Usually my childhood reminiscing brings my Granny into the mix but, apart from her comment that the Duke of Edinburgh was a Jack the Lad while he had been a pupil at nearby Gordonstoun, she didn’t have much to say about The Royalty. She expressed much more of the respect she had held for Ramsay MacDonald, who was a native of the town. I have a very vague memory of meeting his daughter Ishbel but that may be the memory we believe we have because we have heard the story so often.
Like the tale we heard about how Granny banged staples along a flex the length of the skirting board, so that she could fashion something to connect her new electric iron. That was in preference to the ceiling light bulb socket which she had used initially. I definitely can remember the achievement of growing tall enough to stand on the stool to put 1/- in the meter, and the rule about “nae wastin’ the licht”. I still have the little brass pot which held the coins and feel a very strong connection on the rare occasions it gets a polish.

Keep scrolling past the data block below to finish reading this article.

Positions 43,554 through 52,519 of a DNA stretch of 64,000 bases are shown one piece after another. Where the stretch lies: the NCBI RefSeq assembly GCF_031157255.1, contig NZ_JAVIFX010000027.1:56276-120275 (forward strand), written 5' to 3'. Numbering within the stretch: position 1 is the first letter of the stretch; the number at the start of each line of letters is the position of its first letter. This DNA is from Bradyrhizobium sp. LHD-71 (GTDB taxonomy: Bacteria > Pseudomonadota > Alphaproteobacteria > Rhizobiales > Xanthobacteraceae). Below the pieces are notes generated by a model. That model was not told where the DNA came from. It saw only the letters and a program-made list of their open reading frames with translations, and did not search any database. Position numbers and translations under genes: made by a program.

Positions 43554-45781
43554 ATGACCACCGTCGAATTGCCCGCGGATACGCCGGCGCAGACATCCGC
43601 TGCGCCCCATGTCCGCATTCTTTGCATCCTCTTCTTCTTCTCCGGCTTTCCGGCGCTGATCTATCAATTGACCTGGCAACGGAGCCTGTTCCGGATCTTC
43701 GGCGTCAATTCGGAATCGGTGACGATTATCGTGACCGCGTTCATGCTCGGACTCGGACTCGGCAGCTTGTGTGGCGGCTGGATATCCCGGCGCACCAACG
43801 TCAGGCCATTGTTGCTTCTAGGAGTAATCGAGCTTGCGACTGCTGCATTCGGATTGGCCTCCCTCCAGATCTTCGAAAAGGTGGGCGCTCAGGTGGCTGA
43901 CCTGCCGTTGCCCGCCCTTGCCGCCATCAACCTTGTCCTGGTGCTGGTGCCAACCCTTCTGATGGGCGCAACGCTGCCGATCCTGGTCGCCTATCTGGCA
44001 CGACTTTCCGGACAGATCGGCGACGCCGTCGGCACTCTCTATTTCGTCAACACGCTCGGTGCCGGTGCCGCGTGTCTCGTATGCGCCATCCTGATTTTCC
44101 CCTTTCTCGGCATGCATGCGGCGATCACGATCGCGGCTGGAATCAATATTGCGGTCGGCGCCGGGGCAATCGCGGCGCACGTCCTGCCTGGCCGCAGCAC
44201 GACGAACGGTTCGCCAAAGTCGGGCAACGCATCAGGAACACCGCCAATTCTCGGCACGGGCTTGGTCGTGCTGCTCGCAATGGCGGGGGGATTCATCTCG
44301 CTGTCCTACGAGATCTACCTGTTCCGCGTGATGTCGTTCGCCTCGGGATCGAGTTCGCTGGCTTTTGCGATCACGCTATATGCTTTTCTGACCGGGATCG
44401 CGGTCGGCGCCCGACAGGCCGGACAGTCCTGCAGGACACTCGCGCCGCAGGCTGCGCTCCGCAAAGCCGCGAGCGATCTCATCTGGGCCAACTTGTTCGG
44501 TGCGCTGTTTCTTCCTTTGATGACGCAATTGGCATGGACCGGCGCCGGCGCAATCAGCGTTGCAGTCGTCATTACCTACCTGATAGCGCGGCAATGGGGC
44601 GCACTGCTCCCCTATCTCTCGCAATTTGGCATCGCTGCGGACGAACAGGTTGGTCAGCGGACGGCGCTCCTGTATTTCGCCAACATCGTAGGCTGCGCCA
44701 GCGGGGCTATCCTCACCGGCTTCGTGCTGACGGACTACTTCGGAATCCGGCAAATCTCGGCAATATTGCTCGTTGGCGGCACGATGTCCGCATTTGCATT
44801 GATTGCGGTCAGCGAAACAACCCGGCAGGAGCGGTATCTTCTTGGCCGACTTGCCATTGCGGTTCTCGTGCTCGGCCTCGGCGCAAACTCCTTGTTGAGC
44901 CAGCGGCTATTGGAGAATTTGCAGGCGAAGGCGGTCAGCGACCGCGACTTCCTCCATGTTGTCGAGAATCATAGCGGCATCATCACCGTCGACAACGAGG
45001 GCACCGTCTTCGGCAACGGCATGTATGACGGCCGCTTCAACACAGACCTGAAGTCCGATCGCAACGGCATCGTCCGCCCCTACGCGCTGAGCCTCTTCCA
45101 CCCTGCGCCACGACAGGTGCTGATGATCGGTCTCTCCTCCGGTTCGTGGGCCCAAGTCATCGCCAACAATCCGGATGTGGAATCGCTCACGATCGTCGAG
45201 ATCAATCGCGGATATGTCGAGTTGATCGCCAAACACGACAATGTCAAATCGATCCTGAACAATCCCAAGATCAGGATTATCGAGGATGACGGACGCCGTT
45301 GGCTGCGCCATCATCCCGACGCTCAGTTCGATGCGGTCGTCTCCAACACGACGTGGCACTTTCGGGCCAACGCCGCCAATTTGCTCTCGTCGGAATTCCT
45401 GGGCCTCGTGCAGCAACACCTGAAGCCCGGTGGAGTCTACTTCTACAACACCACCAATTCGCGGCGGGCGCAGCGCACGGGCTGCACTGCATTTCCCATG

Loose connections can be a frustration when they interfere with or prohibit the free flow of whatever energy is required to power the chip, the printed circuit, the motor or the synaptic junction. The unfathomable intricacies of the workings of phones, tablets or laptops etc. are way beyond my need to understand. We all depend on gadgets and machines to make life easier and for the most part, they do. I have an abiding memory of the bright green gunge of a salsa verdi being splattered all over me and the ceiling. I always double check now that the lid is well connected to the liquidiser.